Far-sighted insurers are pulling together comprehensive change strategies to enable them to quickly adapt to the shifting needs of the digital economy. Improved communication, employee training and staff accountability often top the transformation agenda.

Many insurers, however, neglect the most important compinsurers-are-overlooking-key-change-drivers-as-they-ready-themselves-for-digital-disruption_young-figure-1onents of an effective change strategy – strong leadership; clear vision and direction; good systems and processes; and passionate and driven employees. Our study of 250 major change initiatives at more than 150 organizations shows that these are the most critical performance drivers in a successful business transformation. Effective change management requires far more than just a smart internal communications program and a few training courses.

Why are the essential components of effective change management so often neglected? The answer’s simple: they’re difficult to measure. Many insurers, as well as lots of other organizations, concentrate on traditional, but less effective, performance drivers because they’re easier to measure and, therefore, manage. This needs to change.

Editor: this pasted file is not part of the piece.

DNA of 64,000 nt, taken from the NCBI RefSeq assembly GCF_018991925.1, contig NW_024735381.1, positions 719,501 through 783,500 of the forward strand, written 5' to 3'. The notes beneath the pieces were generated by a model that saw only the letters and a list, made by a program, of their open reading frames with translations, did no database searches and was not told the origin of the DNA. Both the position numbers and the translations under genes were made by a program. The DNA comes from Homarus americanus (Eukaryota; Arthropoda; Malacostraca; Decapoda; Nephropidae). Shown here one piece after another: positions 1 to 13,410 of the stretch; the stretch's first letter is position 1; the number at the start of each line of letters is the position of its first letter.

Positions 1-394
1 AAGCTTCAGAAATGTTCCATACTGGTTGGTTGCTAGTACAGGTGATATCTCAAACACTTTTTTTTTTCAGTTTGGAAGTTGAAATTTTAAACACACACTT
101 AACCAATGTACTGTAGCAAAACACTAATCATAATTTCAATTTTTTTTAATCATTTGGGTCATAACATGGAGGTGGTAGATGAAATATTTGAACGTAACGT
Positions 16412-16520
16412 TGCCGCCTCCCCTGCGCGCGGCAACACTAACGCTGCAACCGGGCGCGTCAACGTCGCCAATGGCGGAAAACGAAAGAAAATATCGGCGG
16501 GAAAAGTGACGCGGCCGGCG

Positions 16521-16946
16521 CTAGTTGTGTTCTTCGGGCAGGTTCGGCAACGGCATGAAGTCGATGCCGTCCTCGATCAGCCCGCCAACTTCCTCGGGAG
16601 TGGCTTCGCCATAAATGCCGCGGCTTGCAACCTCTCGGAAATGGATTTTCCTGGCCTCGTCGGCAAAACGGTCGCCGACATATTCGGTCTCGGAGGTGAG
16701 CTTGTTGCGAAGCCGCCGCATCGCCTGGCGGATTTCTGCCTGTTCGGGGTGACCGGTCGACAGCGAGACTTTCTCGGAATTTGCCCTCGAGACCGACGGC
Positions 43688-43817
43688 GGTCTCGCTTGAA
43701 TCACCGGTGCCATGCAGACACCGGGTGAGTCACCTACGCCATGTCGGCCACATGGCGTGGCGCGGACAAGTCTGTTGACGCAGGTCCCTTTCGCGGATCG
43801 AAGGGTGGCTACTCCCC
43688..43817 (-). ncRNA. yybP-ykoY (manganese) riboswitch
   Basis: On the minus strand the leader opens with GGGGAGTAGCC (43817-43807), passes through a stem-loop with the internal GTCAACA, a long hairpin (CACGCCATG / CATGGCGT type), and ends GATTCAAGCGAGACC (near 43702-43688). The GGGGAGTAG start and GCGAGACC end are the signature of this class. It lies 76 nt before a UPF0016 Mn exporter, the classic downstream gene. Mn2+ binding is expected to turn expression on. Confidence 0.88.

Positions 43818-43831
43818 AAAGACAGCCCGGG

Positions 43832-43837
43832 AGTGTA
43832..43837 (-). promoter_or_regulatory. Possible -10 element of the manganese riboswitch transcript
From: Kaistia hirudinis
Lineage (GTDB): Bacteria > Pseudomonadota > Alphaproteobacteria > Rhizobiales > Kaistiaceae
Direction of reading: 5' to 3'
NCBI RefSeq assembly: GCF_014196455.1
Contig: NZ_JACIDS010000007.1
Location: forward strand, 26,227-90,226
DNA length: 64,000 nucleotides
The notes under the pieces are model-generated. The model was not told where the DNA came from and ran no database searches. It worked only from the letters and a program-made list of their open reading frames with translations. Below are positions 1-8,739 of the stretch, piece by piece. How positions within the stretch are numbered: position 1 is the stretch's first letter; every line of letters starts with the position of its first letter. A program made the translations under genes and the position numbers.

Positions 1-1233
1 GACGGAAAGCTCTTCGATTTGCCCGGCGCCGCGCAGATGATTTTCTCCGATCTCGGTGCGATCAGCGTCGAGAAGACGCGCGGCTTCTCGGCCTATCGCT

Few of us would plan our holidays using just a few scraps of information we’ve picked up by chance. We’d use a digital service such as TripAdvisor to gather as much relevant information as possible about our proposed excursion. Then we’d book our trip.

Similarly, insurers need to turn to digital technology, especially sophisticated analytics systems, to help them chart their change journey. Automated text analysis solutions, for example, can scan online responses from employee surveys and workshops, as well as social media posts, to determine workers’ attitudes to specific change initiatives. Such information enables business leaders to quickly identify and address potential obstacles to change.

Advanced analytics systems allow insurers to move their change strategies away from isolated projects with defined timeframes. Instead, they can concentrate on building a continuous change capability. This will enable them to swiftly adapt and shift their operations and business models without impeding their business performance. Insurers can certainly make changes to their businesses without employing change management. But far-reaching changes are unlikely to be successful unless they’re accompanied by comprehensive change management processes, systems and technology.

In my next blog post, I’ll discuss how change management can help insurers thrive on digital disruption. In the meantime, have a look at these reports written by my colleagues Warren Parry, Randy Wandmacher, Paul Nunes and Joshua Bellin. I’m sure you’ll find them useful.

Turning change upside down: New analytical approaches provide powerful insights into organizational change.

Thriving on disruption: Position your business for a sustainable future by becoming indispensable within a broad and diverse network of partners.

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